In semifinal 1 Clayton put on a dominant display of sprinting to easily clear the rest of the field before stopping the clock at 11.34.  Serbia’s Ivana Ilic was second in 11.50 and secured the other qualifying spot.  Romania’s Maria Mihalache was third in 11.64 but did not advance.

Hill has a much more difficult time of things in semifinal 2.  It was Namibia’s Beatrice Masilingi who put away that field, claiming the top spot in 11.35.  Switzerland’s Melissa Gutschmidt was second in 11.50 and Viktória Forster third in 11.54.  Hill was third in 11.60 but still managed to advance as one of the fastest losers.

Semifinal three was won by Nigeria’s Praise Ofoku in 11.57, with Czech Republic’s Eva Kubíčková securing the second automatic qualifying spot after finishing second in 11.64.  The Bahamas’ Camille Rutherford took third spot in Trinidad and Tobago’s in 11.72, while Trinidad and Tobago’s Leah Bertrand was fourth in 11.80.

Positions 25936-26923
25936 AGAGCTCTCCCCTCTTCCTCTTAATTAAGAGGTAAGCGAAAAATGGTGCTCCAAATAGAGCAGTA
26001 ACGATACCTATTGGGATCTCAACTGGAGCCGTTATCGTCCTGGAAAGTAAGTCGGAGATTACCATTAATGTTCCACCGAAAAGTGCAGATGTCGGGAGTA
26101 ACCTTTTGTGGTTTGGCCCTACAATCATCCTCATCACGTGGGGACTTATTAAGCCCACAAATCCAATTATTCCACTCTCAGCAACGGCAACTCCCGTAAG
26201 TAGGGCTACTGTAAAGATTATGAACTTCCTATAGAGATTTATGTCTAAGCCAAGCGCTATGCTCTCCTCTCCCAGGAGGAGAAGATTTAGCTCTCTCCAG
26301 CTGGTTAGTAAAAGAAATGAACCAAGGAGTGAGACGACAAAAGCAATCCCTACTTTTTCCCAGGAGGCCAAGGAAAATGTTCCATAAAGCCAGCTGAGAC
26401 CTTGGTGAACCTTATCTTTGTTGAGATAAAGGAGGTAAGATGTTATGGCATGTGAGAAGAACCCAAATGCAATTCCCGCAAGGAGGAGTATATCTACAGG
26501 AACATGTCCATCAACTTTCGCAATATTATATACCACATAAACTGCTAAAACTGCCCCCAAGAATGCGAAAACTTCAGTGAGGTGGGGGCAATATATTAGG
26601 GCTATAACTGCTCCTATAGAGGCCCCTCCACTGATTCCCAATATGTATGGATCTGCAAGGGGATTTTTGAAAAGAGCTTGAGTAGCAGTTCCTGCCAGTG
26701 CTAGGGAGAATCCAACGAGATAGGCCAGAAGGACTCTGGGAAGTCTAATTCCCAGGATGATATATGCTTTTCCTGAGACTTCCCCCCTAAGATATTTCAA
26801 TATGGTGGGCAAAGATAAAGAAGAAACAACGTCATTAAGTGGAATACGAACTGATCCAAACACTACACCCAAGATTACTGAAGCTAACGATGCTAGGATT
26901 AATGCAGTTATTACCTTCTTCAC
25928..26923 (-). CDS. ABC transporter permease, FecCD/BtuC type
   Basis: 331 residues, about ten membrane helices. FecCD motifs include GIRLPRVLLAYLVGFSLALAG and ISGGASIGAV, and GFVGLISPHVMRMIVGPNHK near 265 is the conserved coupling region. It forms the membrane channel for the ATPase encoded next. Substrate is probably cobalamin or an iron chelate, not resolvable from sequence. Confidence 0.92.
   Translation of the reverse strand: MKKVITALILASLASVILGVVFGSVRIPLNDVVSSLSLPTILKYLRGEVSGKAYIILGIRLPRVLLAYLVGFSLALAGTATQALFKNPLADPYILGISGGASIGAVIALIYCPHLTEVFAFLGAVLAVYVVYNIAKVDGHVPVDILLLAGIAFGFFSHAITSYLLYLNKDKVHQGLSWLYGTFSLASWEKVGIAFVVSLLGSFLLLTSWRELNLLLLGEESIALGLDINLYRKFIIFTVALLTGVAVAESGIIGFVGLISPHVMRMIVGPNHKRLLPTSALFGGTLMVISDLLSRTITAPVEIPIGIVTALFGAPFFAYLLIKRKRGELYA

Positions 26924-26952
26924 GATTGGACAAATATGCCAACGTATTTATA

In the men’s equivalent, Cuba’s Shainer Rengifo was one of two Caribbean athletes to advance to the final, after finishing second in semifinal 3.  The event was won by Nigeria’s Godson Oke Oghenebrume who claimed first place in 10.22.  Bahamian athlete Carlos Brown was fourth.  Jamaica’s Brian Levell faced the starter for semifinal 2 but was disqualified after a false start. 

The race was won by Oman's Ali Anwar Ali AL Balushi who won the event in a new national record of 10.27.  Italy’s Matteo Melluzzo was second in 10.29, with South Africa’s Benjamin Richardson third in 10.30.  Grenada’s Nazzio John was fourth in a personal best 10.32.  John and Melluzzo secured qualifying positions as the fastest losers.